DEAR MISS MANNERS: I recollect that you cited only two occasions on which you can wear tiaras -- the opera and visiting with royalty.
Lately the subject has arisen in connection with a guest wearing her tiara to a wedding. Can you enlighten me on this pressing issue?
GENTLE READER: In theory, Miss Manners is all for the return of the tiara. Traditionally, ladies always "dressed" their hair, with jewels or flowers -- hence the surviving term "hairdressing."
So she will overcome her resistance to seeming flexible and add that she is amused and even mildly charmed by ladies who top off evening clothes with those lovely objects that have been neglected for decades. Indeed, she will add that some tiaras can be adapted to be worn below a chignon, to the side of a French twist, or as necklaces.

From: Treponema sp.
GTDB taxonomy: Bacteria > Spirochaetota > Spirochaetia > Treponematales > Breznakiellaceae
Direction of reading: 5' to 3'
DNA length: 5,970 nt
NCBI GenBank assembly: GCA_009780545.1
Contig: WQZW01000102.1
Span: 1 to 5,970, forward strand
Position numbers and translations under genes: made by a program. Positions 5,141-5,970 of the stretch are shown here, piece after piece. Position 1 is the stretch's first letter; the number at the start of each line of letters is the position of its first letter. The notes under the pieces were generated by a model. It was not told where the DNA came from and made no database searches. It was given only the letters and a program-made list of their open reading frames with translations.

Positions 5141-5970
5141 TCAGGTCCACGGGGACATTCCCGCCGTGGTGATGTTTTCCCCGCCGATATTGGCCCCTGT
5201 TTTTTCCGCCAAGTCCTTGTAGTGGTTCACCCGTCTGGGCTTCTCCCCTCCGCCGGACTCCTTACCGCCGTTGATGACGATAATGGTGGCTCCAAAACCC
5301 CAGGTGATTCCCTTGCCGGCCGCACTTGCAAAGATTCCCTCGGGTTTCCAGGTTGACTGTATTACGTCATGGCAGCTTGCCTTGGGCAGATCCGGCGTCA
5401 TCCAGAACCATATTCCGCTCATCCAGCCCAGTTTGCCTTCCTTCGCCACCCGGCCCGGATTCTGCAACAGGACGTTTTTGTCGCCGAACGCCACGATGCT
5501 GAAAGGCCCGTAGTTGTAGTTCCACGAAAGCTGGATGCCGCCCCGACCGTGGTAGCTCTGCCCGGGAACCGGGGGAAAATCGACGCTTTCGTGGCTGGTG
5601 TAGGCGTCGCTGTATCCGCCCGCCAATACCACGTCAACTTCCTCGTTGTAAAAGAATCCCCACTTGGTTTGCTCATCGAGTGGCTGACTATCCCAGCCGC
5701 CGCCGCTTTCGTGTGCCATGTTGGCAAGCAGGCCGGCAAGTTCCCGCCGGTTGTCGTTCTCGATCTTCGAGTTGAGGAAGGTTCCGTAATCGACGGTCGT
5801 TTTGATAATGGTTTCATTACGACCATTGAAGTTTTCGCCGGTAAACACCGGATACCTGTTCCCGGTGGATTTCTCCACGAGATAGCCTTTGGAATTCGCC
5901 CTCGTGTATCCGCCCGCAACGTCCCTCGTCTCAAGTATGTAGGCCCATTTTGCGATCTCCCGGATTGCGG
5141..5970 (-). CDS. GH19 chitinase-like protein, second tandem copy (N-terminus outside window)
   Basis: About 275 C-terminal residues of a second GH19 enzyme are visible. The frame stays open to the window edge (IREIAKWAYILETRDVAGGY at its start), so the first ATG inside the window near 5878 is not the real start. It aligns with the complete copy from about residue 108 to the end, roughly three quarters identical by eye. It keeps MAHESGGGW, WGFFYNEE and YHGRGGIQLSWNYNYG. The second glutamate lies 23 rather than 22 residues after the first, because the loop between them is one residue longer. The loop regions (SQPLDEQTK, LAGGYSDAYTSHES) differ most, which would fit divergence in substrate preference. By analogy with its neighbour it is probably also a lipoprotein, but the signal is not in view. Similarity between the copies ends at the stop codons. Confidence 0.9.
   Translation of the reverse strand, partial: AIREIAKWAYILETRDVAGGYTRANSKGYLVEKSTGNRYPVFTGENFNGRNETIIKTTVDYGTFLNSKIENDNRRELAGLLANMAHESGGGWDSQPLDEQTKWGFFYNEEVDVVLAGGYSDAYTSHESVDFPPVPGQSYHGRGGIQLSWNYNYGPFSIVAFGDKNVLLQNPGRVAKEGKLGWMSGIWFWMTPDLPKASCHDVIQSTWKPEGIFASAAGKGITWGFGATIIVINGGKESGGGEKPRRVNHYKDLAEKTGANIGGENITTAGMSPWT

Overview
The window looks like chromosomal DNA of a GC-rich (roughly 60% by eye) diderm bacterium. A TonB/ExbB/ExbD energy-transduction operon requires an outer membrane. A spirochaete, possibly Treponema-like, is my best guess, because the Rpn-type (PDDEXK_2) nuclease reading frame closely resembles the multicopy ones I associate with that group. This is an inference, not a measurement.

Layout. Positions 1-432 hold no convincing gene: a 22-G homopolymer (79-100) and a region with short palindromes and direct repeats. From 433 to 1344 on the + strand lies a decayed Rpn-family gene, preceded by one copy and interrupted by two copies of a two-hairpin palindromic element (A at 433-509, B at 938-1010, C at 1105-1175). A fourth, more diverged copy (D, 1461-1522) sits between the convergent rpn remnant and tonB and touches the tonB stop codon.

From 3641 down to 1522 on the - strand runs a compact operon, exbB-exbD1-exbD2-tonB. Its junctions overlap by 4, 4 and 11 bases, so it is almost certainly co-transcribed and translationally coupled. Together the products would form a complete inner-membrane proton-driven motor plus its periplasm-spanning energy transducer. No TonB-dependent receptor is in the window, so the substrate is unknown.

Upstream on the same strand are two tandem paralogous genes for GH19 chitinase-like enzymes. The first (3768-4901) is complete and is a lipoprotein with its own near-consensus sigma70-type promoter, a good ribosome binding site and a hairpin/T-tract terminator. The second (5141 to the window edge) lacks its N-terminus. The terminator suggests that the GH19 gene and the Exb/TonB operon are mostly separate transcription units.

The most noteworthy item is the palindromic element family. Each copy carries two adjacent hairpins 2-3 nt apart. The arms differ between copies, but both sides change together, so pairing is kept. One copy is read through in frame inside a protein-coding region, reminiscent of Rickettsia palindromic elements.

But even royalty doesn't wear tiaras on all occasions. Never to brunch, for example. And noblesse oblige requires not wearing a headdress that might seem to mimic that of the chief figure. So one may wear a tiara in the presence of a queen, but not an actual crown; and not a tiara in the presence of a bride who might use one to secure her veil.